A historian from the northern French town of Mantes-la-Jolie has taken on the major task of reviving the memory of his hometown’s “forgotten Jews” who were deported and perished in the Holocaust, almost without being noticed.
Roger Colombier’s new book The Forgotten Jews of Mantes-La-Jolie remembers the story of three Jewish families from the picturesque town in the western suburbs of Paris, located within the Occupied Zone of wartime France.
The account of the families’ fate symbolizes the destiny shared by many other Jewish families from small towns in the wider Mantais region.
According to Colombier, unlike mass round-ups of French Jewry in major cities, the persecution of Jews in small French communes was carried out quietly and barely noticed by local residents.
“I am neither Jewish, nor affiliate to any other religion. But I always have my heart set on fighting against discrimination where my fellow citizens are the victims,” Colombier told The Jerusalem Post.
“I also wanted to show the commitment of the Jews against the occupying Nazis and the French collaborators who ran France at the time,” he added.
Colombier tells the story of Moszek Zolty, a Polish saddler who found his death following deportation to Mauthausen-Gusen concentration camp. Zolty’s wife and two children escaped thanks to the efforts of the French Resistance.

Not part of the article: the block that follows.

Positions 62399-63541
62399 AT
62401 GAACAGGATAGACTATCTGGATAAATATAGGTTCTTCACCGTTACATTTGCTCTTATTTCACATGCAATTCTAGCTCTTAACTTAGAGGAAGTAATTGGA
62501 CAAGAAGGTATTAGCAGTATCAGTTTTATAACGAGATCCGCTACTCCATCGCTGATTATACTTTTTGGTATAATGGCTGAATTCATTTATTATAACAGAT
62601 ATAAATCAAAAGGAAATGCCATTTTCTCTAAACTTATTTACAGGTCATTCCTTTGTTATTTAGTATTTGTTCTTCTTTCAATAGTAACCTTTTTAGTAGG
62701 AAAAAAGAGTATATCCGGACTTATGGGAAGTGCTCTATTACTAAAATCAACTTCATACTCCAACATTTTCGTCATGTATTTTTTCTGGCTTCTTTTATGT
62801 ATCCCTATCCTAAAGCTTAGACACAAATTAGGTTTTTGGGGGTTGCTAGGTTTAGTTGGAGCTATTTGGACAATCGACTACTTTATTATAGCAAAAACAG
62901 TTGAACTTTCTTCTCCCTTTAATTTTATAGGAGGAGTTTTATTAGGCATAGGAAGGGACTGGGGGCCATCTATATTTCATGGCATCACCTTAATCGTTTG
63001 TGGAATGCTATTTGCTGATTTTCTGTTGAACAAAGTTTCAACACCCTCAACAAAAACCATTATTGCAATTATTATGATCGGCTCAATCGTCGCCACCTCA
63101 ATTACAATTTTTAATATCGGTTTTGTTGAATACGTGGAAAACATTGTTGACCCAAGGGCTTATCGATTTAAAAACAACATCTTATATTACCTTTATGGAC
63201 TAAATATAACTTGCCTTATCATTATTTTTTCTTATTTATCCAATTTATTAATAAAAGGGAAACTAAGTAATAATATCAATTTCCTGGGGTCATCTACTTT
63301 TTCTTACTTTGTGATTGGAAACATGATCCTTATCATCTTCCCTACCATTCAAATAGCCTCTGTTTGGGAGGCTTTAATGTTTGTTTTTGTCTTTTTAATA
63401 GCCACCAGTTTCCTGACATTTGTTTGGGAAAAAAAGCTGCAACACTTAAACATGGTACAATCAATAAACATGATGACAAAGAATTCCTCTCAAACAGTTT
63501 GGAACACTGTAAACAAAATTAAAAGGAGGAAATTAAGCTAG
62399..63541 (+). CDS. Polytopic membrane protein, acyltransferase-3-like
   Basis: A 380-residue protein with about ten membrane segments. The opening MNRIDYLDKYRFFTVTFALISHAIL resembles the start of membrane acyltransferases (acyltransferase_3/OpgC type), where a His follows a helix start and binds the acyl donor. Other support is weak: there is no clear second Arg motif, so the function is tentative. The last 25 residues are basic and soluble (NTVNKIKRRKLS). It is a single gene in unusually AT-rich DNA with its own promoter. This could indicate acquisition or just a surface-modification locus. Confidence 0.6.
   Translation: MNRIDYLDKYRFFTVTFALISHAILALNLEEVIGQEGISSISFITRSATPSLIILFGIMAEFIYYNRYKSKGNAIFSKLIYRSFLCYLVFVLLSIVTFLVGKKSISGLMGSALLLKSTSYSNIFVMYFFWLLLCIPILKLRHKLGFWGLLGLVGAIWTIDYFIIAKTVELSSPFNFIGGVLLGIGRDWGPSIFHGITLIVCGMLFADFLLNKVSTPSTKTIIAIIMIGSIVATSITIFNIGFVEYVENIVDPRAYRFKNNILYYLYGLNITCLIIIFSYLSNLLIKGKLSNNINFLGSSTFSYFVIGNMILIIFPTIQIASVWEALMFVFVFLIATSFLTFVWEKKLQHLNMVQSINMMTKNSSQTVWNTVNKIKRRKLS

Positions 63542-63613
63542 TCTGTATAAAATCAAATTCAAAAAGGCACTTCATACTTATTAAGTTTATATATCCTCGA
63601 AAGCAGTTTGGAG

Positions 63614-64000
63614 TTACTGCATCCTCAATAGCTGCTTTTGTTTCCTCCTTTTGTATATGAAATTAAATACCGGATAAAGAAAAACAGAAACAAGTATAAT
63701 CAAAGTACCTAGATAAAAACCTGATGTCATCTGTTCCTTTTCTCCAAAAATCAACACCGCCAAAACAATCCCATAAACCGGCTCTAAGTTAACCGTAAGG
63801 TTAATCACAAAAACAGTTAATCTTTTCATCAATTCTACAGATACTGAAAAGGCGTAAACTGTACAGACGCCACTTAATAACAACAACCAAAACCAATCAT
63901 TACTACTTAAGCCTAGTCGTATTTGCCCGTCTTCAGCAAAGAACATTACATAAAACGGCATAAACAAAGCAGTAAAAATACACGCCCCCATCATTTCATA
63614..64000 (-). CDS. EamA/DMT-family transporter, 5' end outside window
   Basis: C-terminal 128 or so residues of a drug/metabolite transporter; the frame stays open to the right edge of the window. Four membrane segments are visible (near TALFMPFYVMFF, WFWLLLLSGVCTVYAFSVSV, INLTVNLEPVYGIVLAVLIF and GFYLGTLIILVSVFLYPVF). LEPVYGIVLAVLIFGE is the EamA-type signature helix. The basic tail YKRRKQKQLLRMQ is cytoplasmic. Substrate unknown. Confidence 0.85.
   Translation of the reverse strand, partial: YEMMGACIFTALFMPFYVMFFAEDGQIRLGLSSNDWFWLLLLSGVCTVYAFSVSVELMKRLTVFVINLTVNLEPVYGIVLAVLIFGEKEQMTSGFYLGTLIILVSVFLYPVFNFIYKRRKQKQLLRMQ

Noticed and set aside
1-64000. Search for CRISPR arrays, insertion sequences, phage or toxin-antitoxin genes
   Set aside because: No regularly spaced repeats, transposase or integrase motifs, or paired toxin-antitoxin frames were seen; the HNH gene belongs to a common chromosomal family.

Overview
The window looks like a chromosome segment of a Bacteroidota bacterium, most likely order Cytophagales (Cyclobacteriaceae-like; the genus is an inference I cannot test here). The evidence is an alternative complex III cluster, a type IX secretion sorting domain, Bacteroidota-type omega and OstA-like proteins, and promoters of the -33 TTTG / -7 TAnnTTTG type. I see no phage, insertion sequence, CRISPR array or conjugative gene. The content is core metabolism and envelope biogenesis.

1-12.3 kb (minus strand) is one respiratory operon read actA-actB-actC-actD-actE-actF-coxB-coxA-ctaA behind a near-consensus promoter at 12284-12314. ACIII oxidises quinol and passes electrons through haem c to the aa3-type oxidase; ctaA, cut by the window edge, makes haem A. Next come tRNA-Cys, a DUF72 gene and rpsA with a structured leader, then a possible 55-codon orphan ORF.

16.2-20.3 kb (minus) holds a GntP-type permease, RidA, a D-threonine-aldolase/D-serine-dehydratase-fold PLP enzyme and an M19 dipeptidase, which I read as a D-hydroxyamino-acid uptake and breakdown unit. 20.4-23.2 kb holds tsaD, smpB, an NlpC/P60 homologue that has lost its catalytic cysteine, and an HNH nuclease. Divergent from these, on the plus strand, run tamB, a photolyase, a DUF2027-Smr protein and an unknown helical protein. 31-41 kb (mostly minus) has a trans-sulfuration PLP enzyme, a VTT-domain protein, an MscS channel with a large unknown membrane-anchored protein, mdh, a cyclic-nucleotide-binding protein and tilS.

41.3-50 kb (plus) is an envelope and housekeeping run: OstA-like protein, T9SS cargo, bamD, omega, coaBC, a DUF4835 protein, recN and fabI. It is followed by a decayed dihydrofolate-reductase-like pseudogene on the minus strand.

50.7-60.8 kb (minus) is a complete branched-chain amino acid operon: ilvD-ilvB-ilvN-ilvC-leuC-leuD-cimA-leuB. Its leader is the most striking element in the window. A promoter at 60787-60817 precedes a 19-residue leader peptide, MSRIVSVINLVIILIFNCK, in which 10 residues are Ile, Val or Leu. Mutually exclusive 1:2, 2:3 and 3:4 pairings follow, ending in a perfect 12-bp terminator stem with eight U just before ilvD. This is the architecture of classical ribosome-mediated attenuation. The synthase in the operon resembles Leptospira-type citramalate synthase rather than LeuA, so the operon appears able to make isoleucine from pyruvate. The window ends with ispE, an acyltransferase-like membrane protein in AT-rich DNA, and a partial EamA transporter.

Another family, the Mittelchteins, fled town to Saint-Girons in the Pyrenees to avoid deportation. The father joined the Free French Forces after escaping France. His wife and three children, who believed they had escaped the danger after reaching Nice, were later rounded up by Nazi forces and perished at Auschwitz.
Finally, Colombier details the fate of Albert Schimianski, his wife and two children. They were all deported to Auschwitz and murdered in 1944.
“Three Jewish families, different in their everyday life and fate, but all persecuted by the same racial ideology of the Nazi regime,” says Colombier.
“In my work I also mention the Affiche Rouge (“Red Poster”) members of the resistance who were condemned to death, of whom the majority were Jewish immigrants.”
The historian was assisted in his research by local school students and their professor who obtained testimonies and scoured a range of archives for information on the town’s former Jewish residents.
“Last June, as a result of my research, the Mantes-la-Jolie municipality vowed to honor all the persecuted Jews and those deported to their deaths,” Colombier told the Post.
“I am in favor of a monument in their honor in our town, alongside those of the many patriots in the field of honor who fell in the ranks of the local Resistance.”